When you plan your estate, you record the way that you want your assets to be distributed after you are gone. This can seem like the end of the story, but who will do what it takes to turn these wishes into reality after you are gone, and how will it be done?
It is important to think about the process of estate administration when you are devising your plan. When you know the facts, it may influence your thinking with regard to the asset transfer method that you use.
Simple Wills and Probate
A lot of people are under the impression that a will is the only estate planning document that you should ever consider unless you are a multimillionaire. The idea is that trusts are for the wealthy.
When you use a will, the assets wind up in the hands of your heirs quickly and efficiently, right?
In reality, both of these assumptions are completely false. There are trusts that are very useful for ordinary people, and the will administration process is actually quite complicated.
If you use a will as the centerpiece of your estate plan, you would name an executor to act as the administrator. After you pass away, the executor would not be able to distribute the resources to the inheritors without any type of supervision.
Under the laws of the state of Michigan, the will would be admitted to probate, and the probate court would preside. This process will take a minimum of seven months to run its course, and more complicated cases can take considerably longer.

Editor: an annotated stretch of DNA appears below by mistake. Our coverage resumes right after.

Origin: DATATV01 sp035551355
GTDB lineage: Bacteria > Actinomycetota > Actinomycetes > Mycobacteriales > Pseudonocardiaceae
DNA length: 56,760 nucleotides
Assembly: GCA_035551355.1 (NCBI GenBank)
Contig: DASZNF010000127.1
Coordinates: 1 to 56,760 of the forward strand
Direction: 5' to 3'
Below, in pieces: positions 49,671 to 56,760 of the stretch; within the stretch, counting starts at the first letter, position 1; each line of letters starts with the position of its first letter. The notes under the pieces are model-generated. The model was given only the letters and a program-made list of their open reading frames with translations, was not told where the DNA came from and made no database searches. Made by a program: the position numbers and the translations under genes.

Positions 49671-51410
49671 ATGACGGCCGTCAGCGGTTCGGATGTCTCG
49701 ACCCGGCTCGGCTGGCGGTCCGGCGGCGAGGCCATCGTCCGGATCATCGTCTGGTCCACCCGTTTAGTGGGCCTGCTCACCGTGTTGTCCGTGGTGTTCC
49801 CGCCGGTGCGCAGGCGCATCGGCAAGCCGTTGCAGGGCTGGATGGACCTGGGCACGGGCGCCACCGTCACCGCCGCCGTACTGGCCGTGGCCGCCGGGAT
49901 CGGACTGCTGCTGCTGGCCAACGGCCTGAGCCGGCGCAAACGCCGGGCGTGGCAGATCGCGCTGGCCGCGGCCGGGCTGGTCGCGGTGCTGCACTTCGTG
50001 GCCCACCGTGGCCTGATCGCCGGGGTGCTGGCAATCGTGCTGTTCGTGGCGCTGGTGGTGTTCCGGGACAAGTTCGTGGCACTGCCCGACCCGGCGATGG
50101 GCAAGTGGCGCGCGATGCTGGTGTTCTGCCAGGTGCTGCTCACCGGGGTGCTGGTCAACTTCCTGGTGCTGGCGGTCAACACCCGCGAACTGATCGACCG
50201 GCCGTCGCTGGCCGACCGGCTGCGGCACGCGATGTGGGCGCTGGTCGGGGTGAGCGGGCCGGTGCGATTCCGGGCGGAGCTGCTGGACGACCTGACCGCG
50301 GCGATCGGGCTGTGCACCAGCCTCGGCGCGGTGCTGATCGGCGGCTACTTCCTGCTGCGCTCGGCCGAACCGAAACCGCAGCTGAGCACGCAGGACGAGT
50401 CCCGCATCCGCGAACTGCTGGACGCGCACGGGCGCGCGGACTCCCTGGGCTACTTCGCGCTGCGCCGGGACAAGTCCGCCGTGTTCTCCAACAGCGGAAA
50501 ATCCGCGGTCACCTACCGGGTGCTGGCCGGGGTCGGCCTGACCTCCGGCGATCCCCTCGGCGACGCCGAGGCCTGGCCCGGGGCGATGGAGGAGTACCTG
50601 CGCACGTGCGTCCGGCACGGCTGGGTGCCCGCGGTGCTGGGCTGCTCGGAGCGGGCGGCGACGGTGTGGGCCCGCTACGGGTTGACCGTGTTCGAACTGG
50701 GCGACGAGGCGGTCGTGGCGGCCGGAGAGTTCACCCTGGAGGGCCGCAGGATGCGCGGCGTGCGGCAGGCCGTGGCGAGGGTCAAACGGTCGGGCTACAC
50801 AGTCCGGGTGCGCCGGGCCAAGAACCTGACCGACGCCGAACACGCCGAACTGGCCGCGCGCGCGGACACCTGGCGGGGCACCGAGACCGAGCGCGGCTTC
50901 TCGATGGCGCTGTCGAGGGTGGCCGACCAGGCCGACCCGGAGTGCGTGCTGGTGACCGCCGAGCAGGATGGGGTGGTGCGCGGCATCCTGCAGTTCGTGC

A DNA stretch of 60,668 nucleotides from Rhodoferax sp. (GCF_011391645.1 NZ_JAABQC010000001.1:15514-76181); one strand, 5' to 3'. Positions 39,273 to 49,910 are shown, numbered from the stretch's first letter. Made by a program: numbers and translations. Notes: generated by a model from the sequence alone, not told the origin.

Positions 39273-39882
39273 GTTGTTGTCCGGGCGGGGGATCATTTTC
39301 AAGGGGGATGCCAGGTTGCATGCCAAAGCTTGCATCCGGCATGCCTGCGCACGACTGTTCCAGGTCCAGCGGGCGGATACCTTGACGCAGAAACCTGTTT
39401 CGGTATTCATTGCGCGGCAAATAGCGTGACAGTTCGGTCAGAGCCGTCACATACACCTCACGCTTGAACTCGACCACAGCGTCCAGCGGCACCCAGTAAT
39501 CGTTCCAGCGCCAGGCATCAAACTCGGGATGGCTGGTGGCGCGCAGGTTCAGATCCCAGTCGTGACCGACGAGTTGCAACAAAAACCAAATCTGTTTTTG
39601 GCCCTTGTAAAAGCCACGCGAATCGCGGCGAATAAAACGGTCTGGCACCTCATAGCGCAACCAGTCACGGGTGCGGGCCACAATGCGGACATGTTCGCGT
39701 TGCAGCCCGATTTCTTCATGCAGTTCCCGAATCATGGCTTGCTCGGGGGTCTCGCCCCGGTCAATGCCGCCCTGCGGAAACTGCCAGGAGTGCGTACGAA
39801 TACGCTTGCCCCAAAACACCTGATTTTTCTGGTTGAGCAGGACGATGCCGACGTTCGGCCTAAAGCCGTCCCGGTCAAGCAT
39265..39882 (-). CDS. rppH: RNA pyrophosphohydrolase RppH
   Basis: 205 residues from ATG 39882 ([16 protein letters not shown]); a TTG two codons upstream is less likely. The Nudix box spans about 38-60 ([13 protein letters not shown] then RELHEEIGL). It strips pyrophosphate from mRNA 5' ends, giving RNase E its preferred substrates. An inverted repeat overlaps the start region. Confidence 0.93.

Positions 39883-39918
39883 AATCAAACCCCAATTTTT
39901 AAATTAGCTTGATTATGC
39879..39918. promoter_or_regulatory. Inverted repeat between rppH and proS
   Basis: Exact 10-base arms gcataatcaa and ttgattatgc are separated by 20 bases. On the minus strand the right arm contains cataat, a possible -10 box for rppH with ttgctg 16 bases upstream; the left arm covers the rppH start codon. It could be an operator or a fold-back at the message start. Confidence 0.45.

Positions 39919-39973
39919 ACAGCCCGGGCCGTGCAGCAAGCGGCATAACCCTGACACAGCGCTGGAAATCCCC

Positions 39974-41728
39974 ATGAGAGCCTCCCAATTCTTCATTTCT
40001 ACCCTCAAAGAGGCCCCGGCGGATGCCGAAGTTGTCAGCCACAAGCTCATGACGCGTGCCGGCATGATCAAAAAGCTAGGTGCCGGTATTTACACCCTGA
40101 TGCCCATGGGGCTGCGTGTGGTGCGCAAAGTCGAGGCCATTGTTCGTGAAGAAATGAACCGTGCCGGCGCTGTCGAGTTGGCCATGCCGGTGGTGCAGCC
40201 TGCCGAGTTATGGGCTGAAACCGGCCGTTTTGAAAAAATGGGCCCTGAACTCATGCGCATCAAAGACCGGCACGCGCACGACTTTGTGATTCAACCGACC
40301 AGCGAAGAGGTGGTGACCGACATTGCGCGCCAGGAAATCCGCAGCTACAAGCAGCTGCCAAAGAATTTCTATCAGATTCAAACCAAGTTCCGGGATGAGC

There are expenses that pile up during probate, and there is a loss of privacy. Anyone that is interested can access probate records to find out how the resources were distributed.
This is a major negative, because nobody likes to lose their privacy. Plus, too much information can cause hard feelings among interested parties, and the ill will can linger for a long time.
A revocable living trust is the estate planning tool that is the best choice for the widest range of people.
As the name would indicate, you don’t have to worry about losing control of the assets, because you can dissolve the trust entirely at any time. You would then take back direct personal possession of the property that you conveyed into it.
This may sound comforting, and you really do not lose any control of the assets while you are alive and the trust is intact.
You can act as the trustee, so you would have direct access to all of the property that you signed over to the trust. In a real sense, there is no change in the way the you conduct your life on a daily basis.
When you establish the trust, you would name a successor beneficiary to take over after your passing, and your heirs would be the beneficiaries. The trustee would follow your written instructions and distribute assets outside of probate, so the drawbacks would be avoided.
We are highlighting the revocable living trust because it is commonly used, but there are other types of trusts that can satisfy certain objectives. With all trusts, you can name someone that you know to act as the trustee, and there are also professionals that can be engaged.
We Are Here to Help!
If you would like to discuss your estate planning options with a licensed attorney, our doors are open. We can explain everything in detail, including the estate administration process, and make recommendations.
When you make your final decisions, we can help you craft a tailor-made plan that is ideal for you and your family.